Foundations in Southern African Linguistics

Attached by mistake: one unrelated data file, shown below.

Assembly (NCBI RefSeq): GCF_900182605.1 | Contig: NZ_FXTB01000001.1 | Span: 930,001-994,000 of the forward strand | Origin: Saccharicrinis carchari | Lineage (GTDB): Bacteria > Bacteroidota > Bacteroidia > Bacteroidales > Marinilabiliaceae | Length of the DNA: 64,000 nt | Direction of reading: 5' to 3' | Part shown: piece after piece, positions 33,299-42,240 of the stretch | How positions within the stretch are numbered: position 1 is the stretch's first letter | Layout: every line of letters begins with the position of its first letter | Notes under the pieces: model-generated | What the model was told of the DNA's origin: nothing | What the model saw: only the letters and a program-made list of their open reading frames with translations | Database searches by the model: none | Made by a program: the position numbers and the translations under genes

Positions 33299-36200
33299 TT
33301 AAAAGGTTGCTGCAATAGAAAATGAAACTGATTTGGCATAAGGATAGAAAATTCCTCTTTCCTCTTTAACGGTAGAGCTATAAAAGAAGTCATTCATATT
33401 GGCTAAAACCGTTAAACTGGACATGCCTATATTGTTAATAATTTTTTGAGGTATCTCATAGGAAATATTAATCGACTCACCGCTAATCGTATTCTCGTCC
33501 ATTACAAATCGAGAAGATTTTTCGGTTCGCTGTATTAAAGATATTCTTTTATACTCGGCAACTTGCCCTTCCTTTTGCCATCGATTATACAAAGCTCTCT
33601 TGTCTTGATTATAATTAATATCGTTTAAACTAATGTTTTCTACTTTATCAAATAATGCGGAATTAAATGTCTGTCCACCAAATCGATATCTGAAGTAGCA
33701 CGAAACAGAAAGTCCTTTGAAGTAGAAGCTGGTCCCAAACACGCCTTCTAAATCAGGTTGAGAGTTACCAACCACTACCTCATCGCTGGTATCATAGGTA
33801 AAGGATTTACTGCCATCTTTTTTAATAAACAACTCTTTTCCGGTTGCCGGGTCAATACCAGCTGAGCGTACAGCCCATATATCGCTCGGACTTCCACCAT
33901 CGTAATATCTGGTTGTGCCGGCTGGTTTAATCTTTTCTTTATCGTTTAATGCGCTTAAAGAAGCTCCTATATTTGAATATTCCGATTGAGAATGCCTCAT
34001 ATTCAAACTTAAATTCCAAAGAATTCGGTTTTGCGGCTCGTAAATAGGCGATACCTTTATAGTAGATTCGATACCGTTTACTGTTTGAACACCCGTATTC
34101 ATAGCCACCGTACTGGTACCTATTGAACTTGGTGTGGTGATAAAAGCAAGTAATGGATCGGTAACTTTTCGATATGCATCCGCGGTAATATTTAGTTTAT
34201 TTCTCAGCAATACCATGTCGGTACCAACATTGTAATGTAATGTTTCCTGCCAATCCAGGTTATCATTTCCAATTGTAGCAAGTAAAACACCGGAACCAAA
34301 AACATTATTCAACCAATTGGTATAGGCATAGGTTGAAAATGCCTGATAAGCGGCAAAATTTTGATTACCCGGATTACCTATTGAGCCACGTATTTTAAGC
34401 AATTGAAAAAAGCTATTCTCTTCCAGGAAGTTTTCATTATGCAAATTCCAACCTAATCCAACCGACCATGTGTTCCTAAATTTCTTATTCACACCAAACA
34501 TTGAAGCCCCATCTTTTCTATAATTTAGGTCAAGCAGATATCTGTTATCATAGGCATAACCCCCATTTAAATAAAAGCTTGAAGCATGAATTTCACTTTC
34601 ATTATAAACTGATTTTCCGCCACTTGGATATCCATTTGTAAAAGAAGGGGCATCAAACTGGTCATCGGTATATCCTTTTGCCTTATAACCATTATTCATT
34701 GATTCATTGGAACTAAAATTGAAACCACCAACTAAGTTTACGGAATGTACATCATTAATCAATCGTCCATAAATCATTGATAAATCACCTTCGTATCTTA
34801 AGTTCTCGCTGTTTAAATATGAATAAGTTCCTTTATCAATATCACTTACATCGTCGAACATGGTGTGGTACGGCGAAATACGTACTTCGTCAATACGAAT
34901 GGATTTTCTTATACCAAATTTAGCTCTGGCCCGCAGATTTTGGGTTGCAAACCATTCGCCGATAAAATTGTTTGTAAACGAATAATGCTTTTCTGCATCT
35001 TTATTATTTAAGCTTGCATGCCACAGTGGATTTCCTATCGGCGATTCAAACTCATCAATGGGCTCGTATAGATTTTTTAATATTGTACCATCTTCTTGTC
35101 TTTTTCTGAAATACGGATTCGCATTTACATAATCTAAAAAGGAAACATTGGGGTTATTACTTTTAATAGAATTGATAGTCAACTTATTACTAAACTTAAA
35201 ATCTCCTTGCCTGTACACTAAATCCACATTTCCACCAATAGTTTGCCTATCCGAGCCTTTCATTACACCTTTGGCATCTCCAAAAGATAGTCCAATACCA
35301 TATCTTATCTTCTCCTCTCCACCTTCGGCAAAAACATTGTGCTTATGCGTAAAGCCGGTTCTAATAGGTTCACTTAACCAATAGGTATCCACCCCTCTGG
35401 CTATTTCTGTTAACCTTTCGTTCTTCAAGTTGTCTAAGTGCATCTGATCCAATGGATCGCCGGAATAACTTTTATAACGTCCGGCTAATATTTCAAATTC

This collection of papers, reprinted from Bantu Studies and African Studies treats a variety of topics relevant to the context and analysis of African languages. Tracing the development of African linguistics as an academic discipline within Southern Africa, the volume is thematically organized into five sections: terminology and general issues; linguistic historiography; language classification; linguistic analysis; and the social context of language use. The centrality of linguistics within the South African conception of African studies produced a wealth of early scholarship dealing with regional languages. The articles included within this anthology bear re-reading for several reasons. First, they remain core references for many of the subjects which were first treated here. In other cases, these articles led the field in new directions and are essential reading for the intellectual history of Southern African linguistics. They also provide a useful opportunity for the reader to see how language was affected by dominant themes in African scholarship over the nearly 50 year span of publication represented in this anthology. The list of contributors includes many of the most distinuished names in the history of the discipline, including C.M. Doke, G. Fortune, D.T. Cole, G.P. Lestrade, L.W. Lanham and N.J. van Warmelo. It is an appropriate time to consider the foundations of southern African linguistics as the discipline finds itself today at an important crossroads in its development. The prospect of new social and educational dispensations has entailed a heightened awareness of the language and various linguistic issues throughout South Africa and neighbouring countries. At the same time, the discipline of African linguistics is being transformed in order to respond to these new dispensations. Preparation for the future must involve an examination of the scholary past. This volume should facilitate such a retrospection by bringing readers to critically assess the relationship between the discipline's past, present and future.